By: Yasmin Faruki, Columnist
Photo by: The Telegraph
Last week’s presidential elections in Egypt were a democratic sham. In the two-person contest, incumbent President Abdel Fattah Al-Sisi, as expected, won an overwhelming victory capturing 92% of the vote cast.[i] He faced only one challenger, Moustapha Moussa, an alleged government supporter who has stated that his candidacy was not intended to present a real alternative for the Egyptian people, but simply to prevent the election from turning into a referendum.[ii] Every other presidential candidate was arrested, forced to withdraw, or dropped out of the race under pressure. Sisi will continue to undermine the country’s stability and create a larger burden for the United States. As such, the US should denounce the election as undemocratic and withdraw its support for Sisi.
The status of freedom in Egypt is arguably worse today than it was under Muhammad Morsi, Egypt’s first democratically elected leader, who was ousted in a 2013 military coup. Through presidential decrees and parliamentary legislation, Sisi’s government has banned forms of youth assembly, increased the number of pretrial detentions, blocked internet access, targeted civil society workers, criminalized independent journalism, and intensified its policy of forced disappearances.[iii] According to human rights groups, an estimated 60,000 Egyptians have been imprisoned since the end of President Hosni Mubarak’s rule in 2011.[iv]
Sisi and his supporters claim the crackdown has brought greater security to the country. But by all measures, Egypt is less stable today than it was in 2014. The number of reported terrorist attacks in Egypt, for example, has doubled during Sisi’s tenure, rising to 61 per month.[v] Egypt’s religious minorities, including Sufis and Christians, have faced the deadliest attacks in recent years, including the November 2017 assault on a Sufi mosque that killed 305 people and the April 2017 Palm Sunday bombings of two churches that killed 45 Christians.[vi] These trends are tied to the growth of ISIS affiliate Wilayat Sinai, formerly known as Ansar Bayt Al Maqdis (ABM), an insurgent group that has been fighting the Egyptian government since 2011.[vii]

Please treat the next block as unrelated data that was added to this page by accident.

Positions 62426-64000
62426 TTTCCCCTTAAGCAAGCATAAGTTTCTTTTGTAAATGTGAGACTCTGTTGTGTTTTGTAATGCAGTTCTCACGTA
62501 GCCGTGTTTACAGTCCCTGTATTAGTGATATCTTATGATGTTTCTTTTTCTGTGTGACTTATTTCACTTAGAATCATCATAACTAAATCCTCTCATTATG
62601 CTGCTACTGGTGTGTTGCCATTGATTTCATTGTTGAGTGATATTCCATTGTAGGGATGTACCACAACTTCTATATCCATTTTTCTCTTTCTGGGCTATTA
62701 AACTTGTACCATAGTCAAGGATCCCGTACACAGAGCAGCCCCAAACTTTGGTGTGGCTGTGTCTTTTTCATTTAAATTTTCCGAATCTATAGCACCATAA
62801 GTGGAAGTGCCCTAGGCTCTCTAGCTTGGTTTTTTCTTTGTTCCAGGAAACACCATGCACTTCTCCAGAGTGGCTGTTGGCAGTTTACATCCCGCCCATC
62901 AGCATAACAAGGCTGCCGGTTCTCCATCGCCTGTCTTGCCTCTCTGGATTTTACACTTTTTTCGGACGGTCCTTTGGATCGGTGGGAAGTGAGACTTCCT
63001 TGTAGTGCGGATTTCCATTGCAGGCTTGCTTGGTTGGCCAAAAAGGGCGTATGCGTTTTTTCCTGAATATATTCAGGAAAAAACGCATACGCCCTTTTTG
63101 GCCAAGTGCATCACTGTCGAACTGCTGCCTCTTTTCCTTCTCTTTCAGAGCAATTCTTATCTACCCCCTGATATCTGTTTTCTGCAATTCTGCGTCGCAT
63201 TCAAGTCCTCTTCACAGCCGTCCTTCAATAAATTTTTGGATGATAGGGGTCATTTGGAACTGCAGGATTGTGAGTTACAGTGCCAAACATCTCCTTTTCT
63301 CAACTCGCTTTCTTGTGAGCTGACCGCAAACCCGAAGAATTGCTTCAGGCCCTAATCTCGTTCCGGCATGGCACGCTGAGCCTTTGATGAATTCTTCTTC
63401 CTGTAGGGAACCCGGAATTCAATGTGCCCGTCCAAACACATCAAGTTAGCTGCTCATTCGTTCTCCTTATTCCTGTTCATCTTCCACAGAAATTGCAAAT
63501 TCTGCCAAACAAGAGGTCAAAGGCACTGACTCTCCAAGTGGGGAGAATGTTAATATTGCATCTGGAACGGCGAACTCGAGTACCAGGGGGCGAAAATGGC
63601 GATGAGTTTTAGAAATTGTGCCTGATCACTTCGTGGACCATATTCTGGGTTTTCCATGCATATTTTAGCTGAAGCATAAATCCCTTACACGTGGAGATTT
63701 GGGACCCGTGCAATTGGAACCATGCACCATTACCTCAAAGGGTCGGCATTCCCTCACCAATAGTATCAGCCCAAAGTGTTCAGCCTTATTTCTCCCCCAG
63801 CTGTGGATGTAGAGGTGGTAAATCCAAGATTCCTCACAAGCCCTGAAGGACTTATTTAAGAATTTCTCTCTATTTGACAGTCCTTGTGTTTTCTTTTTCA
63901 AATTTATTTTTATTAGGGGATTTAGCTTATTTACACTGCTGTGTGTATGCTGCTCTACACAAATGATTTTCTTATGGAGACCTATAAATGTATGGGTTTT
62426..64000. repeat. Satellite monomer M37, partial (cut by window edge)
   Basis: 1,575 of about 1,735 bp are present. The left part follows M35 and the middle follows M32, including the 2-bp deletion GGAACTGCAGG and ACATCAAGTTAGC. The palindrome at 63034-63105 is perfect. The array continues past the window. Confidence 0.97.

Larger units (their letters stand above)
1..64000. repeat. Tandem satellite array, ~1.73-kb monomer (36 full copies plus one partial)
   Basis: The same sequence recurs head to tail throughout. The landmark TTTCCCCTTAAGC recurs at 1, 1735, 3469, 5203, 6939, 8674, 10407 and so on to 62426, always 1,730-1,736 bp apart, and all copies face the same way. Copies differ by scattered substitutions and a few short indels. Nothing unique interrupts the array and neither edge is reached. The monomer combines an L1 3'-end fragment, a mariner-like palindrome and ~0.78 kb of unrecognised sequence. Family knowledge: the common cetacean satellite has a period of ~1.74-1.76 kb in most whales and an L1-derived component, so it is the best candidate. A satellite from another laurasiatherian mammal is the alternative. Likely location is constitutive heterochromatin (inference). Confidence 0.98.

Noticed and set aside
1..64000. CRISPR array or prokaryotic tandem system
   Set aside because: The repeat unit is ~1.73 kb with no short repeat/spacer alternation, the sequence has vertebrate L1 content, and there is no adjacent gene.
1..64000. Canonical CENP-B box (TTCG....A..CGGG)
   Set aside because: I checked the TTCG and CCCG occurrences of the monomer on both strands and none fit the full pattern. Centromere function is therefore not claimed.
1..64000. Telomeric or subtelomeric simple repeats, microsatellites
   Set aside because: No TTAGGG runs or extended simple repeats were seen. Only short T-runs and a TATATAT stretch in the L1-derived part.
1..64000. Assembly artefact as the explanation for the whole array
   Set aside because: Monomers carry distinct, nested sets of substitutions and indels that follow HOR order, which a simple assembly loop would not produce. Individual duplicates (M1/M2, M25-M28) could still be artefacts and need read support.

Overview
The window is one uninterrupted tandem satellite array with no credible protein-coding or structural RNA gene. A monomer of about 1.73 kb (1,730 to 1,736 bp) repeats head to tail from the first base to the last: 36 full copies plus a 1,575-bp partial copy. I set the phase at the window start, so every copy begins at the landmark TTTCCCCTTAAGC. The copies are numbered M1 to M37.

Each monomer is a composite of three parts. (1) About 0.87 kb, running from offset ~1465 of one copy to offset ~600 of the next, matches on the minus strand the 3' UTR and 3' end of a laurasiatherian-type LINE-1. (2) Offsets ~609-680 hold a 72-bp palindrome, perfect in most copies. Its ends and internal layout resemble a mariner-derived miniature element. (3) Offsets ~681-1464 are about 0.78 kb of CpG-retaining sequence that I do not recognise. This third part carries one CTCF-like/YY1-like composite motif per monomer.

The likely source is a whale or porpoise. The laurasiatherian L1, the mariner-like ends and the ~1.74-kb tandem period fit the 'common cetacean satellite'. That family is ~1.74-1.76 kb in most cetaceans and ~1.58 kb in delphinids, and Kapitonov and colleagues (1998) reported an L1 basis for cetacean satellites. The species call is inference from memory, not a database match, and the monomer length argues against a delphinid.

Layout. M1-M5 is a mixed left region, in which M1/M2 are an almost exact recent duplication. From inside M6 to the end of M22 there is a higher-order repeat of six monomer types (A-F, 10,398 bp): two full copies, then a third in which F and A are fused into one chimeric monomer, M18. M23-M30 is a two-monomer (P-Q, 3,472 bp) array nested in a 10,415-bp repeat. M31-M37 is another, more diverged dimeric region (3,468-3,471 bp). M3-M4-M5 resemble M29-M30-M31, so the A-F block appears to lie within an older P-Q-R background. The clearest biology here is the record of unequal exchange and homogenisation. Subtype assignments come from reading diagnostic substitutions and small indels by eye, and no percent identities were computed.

Egypt is not just becoming one of the US allies’ worst human rights violators, but also one of its most ineffective counterterrorism partners. In a likely effort to boost his military credentials ahead of the election, President Sisi launched a nationwide counterterrorism campaign in February, dubbed “Operation Sinai 2018.” The campaign’s mission is to oust militants in north and central Sinai and other areas of the Delta, and in the desert west of the Nile Valley.[viii] As of March 8th, the military claims that it has killed 105 militants (it is difficult, however, to assess the military’s actual performance because the government has criminalized any reporting that contradicts their own statistics).[ix] The Egyptian government has also reportedly closed down schools, razed buildings, and displaced people during the operation.[x] Sinai’s residents are sure to suffer as a result, making jihadist groups, such as Wilayat Sinai, more attractive to recruits. As the U.S. knows all too well from its own history fighting counterinsurgencies, Sisi’s scorched earth strategy will not succeed in the long-term unless he addresses the core factors driving extremism in Sinai, including the nation’s long history of repression and weak governance.